Also from 'Power Windows', Marathon is one of those songs that takes on a whole new appearance when performed live. An exceptional song from the studio version, live, Marathon is treated as an event. It starts out slow, almost introducing the crowd to its intricacies, then it begins to build up tempo and momentum. This is perfectly showcased by Geddy's exceptional vocal abilities. As the song nears its end, it all comes together with stunning background vocals and music. Beautifully orchestrated, beautifully performed, and a treat to behold.
3. Turn the Page
Originally from 'Hold Your Fire', Rush slows the pace down just a bit with this first song from their then latest album. Lacking much time changes, but consisting of some intricate playing, Rush does more experimenting than anything else with this track. The crowd is somewhat subdued as they're treated to the first live rendition of this song, but still they're into the entire event.
4. Prime Mover
The second song from 'Hold Your Fire' has Geddy Lee performing wide ranging vocals behind some interesting bass and synth playing. The rapid time changes in this song keeps the crowd on their feet and the lighting effects coupled with the great camera work really make this entire song a treat to watch and experience. Not as powerful as some of their other songs on this video, Prime Mover still works out to be one of my favorites.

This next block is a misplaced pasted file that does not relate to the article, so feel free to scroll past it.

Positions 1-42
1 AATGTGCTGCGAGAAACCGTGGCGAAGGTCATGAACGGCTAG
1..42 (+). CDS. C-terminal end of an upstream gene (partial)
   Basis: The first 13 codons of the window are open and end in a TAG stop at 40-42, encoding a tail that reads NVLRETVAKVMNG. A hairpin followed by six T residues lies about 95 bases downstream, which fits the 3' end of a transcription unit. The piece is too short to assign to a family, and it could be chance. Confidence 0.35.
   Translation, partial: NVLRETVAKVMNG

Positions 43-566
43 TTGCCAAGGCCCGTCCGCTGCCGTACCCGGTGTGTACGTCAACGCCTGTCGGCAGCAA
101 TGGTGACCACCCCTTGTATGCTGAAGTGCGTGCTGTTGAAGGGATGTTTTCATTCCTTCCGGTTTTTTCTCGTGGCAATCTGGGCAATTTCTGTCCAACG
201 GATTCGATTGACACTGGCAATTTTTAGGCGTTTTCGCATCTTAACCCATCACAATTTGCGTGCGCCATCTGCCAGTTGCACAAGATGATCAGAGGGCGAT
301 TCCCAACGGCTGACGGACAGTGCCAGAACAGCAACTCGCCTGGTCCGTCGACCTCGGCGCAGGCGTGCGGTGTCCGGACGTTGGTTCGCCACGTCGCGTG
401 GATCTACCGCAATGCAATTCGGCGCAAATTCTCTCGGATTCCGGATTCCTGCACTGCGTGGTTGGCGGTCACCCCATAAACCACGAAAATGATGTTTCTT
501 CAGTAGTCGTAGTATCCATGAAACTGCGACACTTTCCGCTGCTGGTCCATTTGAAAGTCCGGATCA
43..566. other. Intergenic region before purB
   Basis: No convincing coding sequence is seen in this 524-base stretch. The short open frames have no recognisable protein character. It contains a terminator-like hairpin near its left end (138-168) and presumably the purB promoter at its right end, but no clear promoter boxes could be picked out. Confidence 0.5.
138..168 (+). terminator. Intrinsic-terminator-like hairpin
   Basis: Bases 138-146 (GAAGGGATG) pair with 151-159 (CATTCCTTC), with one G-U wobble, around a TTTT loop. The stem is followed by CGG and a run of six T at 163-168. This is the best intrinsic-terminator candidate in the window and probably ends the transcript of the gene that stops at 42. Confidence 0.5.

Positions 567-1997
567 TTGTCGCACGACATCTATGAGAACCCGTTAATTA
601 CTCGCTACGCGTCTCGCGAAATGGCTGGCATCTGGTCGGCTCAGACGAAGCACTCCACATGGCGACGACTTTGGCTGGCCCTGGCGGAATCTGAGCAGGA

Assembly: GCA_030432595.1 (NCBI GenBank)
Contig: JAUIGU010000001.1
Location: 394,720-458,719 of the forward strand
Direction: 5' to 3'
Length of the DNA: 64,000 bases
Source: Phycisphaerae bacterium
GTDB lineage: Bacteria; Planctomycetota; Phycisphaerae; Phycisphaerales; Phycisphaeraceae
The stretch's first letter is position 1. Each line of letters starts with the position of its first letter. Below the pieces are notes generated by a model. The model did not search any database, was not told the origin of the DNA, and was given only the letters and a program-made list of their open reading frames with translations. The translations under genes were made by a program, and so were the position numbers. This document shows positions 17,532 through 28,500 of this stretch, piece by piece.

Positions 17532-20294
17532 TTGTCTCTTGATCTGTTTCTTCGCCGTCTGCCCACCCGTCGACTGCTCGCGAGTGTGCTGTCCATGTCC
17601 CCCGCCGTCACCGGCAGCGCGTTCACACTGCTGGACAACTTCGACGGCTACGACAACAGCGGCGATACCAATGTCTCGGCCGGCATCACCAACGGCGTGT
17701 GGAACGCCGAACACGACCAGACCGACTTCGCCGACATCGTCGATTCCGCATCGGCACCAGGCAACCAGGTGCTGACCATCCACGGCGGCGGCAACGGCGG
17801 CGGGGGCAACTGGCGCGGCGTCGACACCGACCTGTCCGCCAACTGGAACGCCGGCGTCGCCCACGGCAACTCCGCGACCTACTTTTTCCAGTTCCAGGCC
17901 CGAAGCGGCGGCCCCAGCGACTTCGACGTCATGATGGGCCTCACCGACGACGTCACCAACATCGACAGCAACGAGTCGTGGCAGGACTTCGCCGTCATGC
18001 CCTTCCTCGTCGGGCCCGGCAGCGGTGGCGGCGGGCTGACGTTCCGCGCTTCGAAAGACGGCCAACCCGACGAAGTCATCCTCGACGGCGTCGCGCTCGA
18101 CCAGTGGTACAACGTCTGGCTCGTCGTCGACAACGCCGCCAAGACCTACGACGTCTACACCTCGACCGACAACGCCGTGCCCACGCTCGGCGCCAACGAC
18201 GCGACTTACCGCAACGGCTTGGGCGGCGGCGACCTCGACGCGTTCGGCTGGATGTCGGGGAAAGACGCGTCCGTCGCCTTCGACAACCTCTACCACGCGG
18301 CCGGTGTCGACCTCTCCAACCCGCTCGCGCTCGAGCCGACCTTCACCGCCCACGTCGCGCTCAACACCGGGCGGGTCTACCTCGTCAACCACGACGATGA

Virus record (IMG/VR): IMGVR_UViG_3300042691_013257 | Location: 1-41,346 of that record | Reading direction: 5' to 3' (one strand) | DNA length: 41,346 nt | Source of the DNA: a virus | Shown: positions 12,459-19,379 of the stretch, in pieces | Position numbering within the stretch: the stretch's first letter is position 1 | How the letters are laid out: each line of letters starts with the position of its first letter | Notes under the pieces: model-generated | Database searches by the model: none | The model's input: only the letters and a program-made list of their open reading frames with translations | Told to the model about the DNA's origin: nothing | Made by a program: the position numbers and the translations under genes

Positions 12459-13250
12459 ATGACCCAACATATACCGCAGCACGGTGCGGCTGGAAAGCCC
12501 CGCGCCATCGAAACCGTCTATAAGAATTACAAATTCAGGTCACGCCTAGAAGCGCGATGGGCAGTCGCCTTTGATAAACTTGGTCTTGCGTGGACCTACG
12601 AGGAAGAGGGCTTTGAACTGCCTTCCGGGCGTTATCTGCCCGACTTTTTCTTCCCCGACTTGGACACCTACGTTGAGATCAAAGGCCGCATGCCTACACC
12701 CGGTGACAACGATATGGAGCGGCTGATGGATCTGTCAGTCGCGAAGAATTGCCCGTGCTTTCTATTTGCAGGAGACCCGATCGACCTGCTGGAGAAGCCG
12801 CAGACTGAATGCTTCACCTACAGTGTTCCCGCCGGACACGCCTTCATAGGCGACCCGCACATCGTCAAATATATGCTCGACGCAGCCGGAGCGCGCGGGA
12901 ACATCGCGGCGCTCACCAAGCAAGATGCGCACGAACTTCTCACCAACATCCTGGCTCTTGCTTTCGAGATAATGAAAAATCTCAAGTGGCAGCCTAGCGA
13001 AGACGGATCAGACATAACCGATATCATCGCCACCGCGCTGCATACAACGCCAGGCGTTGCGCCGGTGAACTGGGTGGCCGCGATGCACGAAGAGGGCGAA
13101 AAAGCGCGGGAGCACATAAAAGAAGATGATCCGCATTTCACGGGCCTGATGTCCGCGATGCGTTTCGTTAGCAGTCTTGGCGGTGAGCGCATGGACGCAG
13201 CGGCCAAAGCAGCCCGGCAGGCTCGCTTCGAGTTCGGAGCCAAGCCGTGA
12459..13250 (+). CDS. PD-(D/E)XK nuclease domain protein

5. Manhattan Project
Originally from 'Power Windows', Manhattan Project opens up with military-style percussions which instantly gets the crowd energized. This is a powerful song about a powerful topic, and the backdrop of video images brings the entire performance together. Message-driven music is what Rush is largely about. Marrying that music with imagery during their concerts is something few else can do with such vividness as Rush. This one's a gem.
6. Closer to the Heart
Originally from 'A Farewell to Kings', this is arguably the most popular Rush song of all time, especially when performed live. As soon as the first recognizable classical guitar notes are expertly strummed by Alex, the crowd responds with lighters held high. The best of the Rush sing-a-longs, this is a prime example of how moving Rush music can be to fans and non fans alike. As the song goes along, once again Geddy and Alex improvise and have a great deal of fun playing off each other. Another gem that truly highlights the abilities of this power trio extraordinaire.
7. Red Sector A
Originally from 'Grace Under Pressure', this is another song that immediately captures the crowd's attention and holds on tight. Great lighting effects, tight camera angles and typically solid acoustics, Red Sector A is as tight a performance and reflection on the original as one could ever hope for. Another powerful statement being relayed through Neil Peart's ingenious lyrics are perfectly portrayed in live video form.